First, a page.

Thank you, Rex; but quite coincidentally, I, after much experimentation, just (as in less than a minute ago) got the thing to work precisely the way I wanted it to (by echoing the results of a "@Replace" function on the output of the "PDir" command as "captured" by a "Do ... /P" command). But I do take issue with the docs ("..." Literal string (in quotes). Characters are displayed as is, except that escape characters are converted.) on several points:

1. The quotes are not necessary.
2. The quotes, as far as I can tell, are essentially meaningless other than the fact that they are written directly to the output like essentially any other character that is not an "explicit" field-type character (and I haven't experimented with it as of this moment so I really don't know how you can echo characters like a "c", for instance).
3. The various "fields" in the format specification are blank (and possibly other white space) delimited; double quotes seem to have absolutely nothing to do with it.

While this is no longer an issue for me because I have solved my problem(s), the what (at least appears to me as) misleading documentation might cause problems for other people in the future.

And I really don't understand your comments about the asterisk in this situation. I chose it precisely because it could never appear in a valid file name, and since I have the code written and mostly tested it is, as far as I can tell at this point, working perfectly.

But thank your for at least getting back at me relatively quickly!

- Dan
 

rconn

Administrator
Staff member
May 14, 2008
10,551
97
#4
1. The quotes are not necessary.
The quotes definitely are necessary, if you want to use characters that would otherwise be interpreted as PDIR formatting characters.

2. The quotes, as far as I can tell, are essentially meaningless other than the fact that they are written directly to the output like essentially any other character that is not an "explicit" field-type character (and I haven't experimented with it as of this moment so I really don't know how you can echo characters like a "c", for instance).
Not true -- when PDIR encounters a double quote, it treats everything until a following double quote as a literal character.

3. The various "fields" in the format specification are blank (and possibly other white space) delimited; double quotes seem to have absolutely nothing to do with it.
?? I never said it did (nor does the help). The quotes are there to allow you to write any character(s) to the output without them being reinterpreted.
 
#5
I played with this a little. If you use unusual characters as quotes, you can isolate long file names.
Code:
v:\> PDir 500* /('fpn')
'V:\500meg'
 
v:\> PDir 500* /(!fpn!)
!V:\500meg!
You can even get backquotes if you try hard enough!

Code:
v:\> PDir *[ ]* /(^`fpn^`)
`V:\sysutils UNZIPPED`
`V:\397 006 raw.xlsx`
`V:\projects - shortcut.lnk`
`V:\spaces.txt  `
Is there any way possible (escape sequence, variable, ...) to get real double quotes around fpn?
 
#9
Guys, my real first goal was just to get a minimally-sized list of all of the files (possibly matching one or more patterns) in a directory and all of its subdirectories that can be easily parsed, where the "top" directory could be the root directory of a physical hard disk. ("Minimally-sized because these files would be most likely stored on my RAM disk, which is not all that small (402,632,704 bytes total disk space) but has a lot of stuff on it (75.5% in use). This is because, simply put, I start projects far faster than I finish them because of my bad memory and glacial slowness (hopefully one day in the not-too-distant future I will have "identified" all of the projects I that I want to do and therefore the project back-up will gradually dissipate), and one of the reasons I start new projects as they occur to me is so I have "evidence" of something that I want to accomplish and how I wanted to accomplish it because I'll forget both if I don't do that.​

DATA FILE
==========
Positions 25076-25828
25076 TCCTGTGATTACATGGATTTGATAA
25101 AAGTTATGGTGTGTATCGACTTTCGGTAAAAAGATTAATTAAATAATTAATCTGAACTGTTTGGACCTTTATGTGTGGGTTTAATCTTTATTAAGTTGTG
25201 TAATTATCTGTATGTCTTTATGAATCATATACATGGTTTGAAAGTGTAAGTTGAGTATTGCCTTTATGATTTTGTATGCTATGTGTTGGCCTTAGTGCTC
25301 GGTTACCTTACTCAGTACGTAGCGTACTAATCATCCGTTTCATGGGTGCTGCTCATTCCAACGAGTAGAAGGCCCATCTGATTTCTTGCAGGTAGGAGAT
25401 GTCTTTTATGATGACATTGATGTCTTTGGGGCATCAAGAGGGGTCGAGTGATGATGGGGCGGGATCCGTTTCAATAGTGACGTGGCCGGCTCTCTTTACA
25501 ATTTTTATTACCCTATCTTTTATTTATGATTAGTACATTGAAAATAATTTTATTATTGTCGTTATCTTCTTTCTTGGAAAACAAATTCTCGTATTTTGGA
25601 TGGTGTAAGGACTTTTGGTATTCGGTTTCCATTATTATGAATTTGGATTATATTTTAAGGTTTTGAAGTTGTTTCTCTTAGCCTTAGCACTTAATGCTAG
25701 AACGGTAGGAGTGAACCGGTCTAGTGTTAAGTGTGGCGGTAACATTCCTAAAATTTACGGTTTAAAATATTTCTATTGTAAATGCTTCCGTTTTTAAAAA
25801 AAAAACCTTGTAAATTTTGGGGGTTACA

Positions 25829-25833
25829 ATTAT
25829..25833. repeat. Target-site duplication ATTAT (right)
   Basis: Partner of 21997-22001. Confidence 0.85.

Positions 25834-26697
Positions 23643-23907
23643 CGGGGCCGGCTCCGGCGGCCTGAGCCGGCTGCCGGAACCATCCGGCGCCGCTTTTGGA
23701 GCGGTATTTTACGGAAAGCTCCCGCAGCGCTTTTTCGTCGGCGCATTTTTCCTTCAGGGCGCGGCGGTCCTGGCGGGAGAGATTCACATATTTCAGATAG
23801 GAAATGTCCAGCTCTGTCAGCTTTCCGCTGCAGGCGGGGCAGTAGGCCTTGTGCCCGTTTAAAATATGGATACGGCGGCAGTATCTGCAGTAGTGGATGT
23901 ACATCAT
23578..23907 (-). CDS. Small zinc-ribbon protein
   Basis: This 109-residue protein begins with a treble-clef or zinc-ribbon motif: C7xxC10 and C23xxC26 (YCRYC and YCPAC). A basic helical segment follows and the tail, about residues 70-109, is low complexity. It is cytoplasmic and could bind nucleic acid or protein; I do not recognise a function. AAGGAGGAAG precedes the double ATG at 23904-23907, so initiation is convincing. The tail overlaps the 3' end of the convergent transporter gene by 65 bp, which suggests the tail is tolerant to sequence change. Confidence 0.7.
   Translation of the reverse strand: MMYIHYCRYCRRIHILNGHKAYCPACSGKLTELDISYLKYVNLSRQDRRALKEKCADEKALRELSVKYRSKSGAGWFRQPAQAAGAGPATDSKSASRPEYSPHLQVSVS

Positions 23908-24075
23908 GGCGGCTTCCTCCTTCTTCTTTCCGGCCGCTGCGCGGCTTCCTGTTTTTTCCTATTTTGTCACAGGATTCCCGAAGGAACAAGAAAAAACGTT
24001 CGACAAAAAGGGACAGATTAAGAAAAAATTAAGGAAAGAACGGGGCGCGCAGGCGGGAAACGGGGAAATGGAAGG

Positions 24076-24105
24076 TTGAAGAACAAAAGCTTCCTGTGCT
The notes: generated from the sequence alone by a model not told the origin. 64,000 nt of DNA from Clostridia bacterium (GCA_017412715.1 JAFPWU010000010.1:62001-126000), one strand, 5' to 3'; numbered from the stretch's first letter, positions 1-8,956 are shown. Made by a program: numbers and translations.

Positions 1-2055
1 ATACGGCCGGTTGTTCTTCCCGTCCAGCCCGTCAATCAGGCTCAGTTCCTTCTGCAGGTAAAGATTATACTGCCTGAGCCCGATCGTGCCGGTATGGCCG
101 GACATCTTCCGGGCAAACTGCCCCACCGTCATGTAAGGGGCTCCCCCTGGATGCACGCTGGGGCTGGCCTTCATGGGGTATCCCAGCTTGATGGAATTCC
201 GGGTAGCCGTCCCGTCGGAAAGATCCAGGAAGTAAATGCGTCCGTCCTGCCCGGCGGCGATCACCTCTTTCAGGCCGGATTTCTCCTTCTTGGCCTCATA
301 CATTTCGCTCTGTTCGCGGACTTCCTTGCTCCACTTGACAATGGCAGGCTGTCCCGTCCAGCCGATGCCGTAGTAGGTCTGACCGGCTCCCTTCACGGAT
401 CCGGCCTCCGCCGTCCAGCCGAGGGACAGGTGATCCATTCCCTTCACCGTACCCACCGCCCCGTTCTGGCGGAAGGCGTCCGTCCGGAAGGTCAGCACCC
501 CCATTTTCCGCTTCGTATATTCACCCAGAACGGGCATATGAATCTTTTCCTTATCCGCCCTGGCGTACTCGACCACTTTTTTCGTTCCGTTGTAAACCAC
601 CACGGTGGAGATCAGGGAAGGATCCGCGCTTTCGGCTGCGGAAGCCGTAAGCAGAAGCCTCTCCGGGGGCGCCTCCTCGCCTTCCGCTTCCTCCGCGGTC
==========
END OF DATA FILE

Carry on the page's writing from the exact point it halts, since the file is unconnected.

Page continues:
And, Rex, this is kind of getting like arguing "how many angels can dance on the head of a pin". I think the bottom line here is that from my perspective it makes sense for the double quotes to be needed to enclose literal characters (such a "c"), however I would not have expected double quotes to be output if that is one of the primary reasons for their significance. And you say above, and I quote, "Double quotes are not stripped (which is what the users requested when PDIR was created)", but I have a more than two dozen "experiments" here where they absolutely are stripped in every case (in fact, at this moment I have not been able to come up with a scenario where they are not stripped) which I truly don't understand from what you say above and my own recollections about the matter. (I can zip them up and ship them to you if you don't really believe me.)

But the bottom line for me is that the need you felt to maintain 100% upward compatibility with cmd.exe's "language" (which, truth be told, is so limited as to not be really a "language" at all) has been a millstone around your neck and that of all of your end users. (I'm really not disagreeing with that decision since I really (believe it or not!) have no opinion on the matter; I'm just stating one of the major consequences of the path that you chose to take.) And I will add that, for me who has probably coded substantially in more than a dozen computer languages over more than 30 years, TCC's syntax is, by far, the worst I've ever encountered in every possible respect - although, again, that is a direct consequence of your desire to maintain strict upward compatibility with cmd.exe; and again I really have no opinion (believe it or not!) on the matter. (Just to "balance the coin" a little bit, TCC also has, by far, the most "powerful" computer language I've ever encountered in my more than 30 years of experience, and that far outweighs the absolutely horrible syntax millstone). And, in the case of "PDir" itself, I just have to "experiment" a little bit to get what I ultimately want, but so what?

I have to admit that the main reason I'm not just sending you the stuff I referred to above is because it was basically just a series of "random" experiments with no real "organization" and I really don't want to waste any more time on it if you are not interested, but if you are I would be quite willing to take the time to do that. Strictly your choice with no obligation on your part.

-- Dan